Webster’s definition of verb (noun) – a word (such as jump, think, happen, or exist) that is usually one of the main parts of a sentence and that expresses an action, an occurrence, or a state of being
    Response to so-called “thought challenge”:
    I have faith that the majority of people will not spend significant time nor get distracted by a so-called “thought challenge” that requires the substitution of a noun with a verb and then claims to have discovered something profound. My use of “faith” in this sentence indicates my strong belief, and not a “hope”. While I do acknowledge that when one plays games with logic and grammar like this in the “hope” of being perceived as enlightened it is not hard to confuse most people, because grammar is universally and routinely misused, even by rationale and reasonable people when they are trying to persuade others. However, my faith in the majority of people in this instance is not that they’ll consciously reject this ploy, as that would require an understanding of the underlying grammatical shenanigans, but that I strongly believe in people’s innate ability to identify BS, and so I have faith that most will not spend time on this so-called “thought challenge”, unless of course they already agree with Dr. Boghossian’s underlying universally negative assumptions/conclusions regarding faith and religion, in which case they will ignore or forgive the grammatical gamesmanship, allowing them to read the table developed to reinforce an original position that the audience already agrees on – thereby expressing and reinforcing…you guessed it… faith in Boghossianism:)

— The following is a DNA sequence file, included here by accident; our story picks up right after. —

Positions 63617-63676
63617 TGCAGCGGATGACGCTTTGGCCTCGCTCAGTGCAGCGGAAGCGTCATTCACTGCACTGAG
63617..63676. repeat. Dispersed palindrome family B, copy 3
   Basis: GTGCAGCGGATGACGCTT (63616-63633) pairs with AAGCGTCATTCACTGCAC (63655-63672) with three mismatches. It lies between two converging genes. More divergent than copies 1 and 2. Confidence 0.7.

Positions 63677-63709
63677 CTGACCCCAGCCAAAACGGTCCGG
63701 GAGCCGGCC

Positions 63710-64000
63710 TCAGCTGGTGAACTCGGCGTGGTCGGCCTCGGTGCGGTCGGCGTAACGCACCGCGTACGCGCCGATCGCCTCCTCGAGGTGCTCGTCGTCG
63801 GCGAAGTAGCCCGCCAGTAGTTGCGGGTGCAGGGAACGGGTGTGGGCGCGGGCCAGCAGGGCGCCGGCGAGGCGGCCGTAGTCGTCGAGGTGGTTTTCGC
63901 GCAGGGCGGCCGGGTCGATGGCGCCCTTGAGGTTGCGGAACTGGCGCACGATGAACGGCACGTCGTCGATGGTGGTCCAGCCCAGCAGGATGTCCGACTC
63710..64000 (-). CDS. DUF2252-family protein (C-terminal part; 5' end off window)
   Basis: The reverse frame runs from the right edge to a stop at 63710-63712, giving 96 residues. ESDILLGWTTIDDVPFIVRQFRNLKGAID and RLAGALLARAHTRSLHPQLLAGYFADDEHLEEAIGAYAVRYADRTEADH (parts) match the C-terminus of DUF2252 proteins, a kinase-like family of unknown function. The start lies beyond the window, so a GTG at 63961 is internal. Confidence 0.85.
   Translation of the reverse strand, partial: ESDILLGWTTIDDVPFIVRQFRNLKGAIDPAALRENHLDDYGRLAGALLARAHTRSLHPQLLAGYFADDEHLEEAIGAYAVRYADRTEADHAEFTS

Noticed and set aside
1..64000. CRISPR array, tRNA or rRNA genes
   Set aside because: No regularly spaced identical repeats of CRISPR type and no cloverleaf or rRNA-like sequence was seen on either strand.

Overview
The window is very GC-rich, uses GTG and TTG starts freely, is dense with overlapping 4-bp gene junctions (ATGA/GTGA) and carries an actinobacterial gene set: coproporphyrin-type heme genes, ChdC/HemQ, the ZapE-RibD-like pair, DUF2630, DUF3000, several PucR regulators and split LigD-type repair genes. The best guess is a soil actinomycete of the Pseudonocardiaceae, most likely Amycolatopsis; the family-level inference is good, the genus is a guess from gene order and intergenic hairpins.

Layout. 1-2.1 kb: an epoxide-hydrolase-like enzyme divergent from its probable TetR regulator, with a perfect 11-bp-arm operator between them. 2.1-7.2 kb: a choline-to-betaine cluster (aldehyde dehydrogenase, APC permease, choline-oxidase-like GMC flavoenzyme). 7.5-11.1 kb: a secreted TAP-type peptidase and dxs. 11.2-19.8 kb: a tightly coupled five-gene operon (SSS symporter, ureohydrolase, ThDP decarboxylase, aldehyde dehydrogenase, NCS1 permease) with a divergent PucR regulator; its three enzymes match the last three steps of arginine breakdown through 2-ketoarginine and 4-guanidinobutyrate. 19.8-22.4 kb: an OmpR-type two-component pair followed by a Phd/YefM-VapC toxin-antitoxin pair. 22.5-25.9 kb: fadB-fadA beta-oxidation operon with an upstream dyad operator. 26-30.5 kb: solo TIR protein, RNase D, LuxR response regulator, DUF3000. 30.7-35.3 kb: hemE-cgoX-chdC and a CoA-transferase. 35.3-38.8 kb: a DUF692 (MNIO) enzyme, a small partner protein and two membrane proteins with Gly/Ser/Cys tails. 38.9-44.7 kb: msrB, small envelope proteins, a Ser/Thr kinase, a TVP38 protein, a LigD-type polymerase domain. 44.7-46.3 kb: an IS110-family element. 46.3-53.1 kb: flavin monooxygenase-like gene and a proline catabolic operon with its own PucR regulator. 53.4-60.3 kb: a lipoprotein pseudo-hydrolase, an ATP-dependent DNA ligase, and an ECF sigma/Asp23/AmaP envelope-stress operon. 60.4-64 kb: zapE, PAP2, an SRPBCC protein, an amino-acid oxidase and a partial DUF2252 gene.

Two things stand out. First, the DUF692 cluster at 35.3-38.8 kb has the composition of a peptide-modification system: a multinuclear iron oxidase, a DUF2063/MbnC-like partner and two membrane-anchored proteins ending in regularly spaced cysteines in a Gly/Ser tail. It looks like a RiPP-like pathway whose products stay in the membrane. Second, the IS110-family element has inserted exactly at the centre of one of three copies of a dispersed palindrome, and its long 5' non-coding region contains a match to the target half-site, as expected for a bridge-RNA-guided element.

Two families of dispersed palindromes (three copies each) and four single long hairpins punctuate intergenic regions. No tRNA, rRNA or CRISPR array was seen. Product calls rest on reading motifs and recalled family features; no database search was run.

e.g. Give me a sentence where one must use the word “logic,” and cannot replace that with “discern,” yet at the same time isn’t an example of improper use of the English language.
    No need to create a unique definition of “logic” for this example to show the faulty logic and reasoning of the original so-called thought challenge.
    Thought Counter-Challenge – Given that, “The words we use are important.”, and that honest, open, non-manipulative and truth seeking communication is a two way street, should anyone take seriously; guidance from a book, or instructional manual, that uses unique and tailor made definitions for commonly used words to try to frame a discussion to justify pre-determined conclusions?
    Would anyone in the scientific or philosophy communities concerned with reasoning and logic give credence to any guidance that started with this assumption?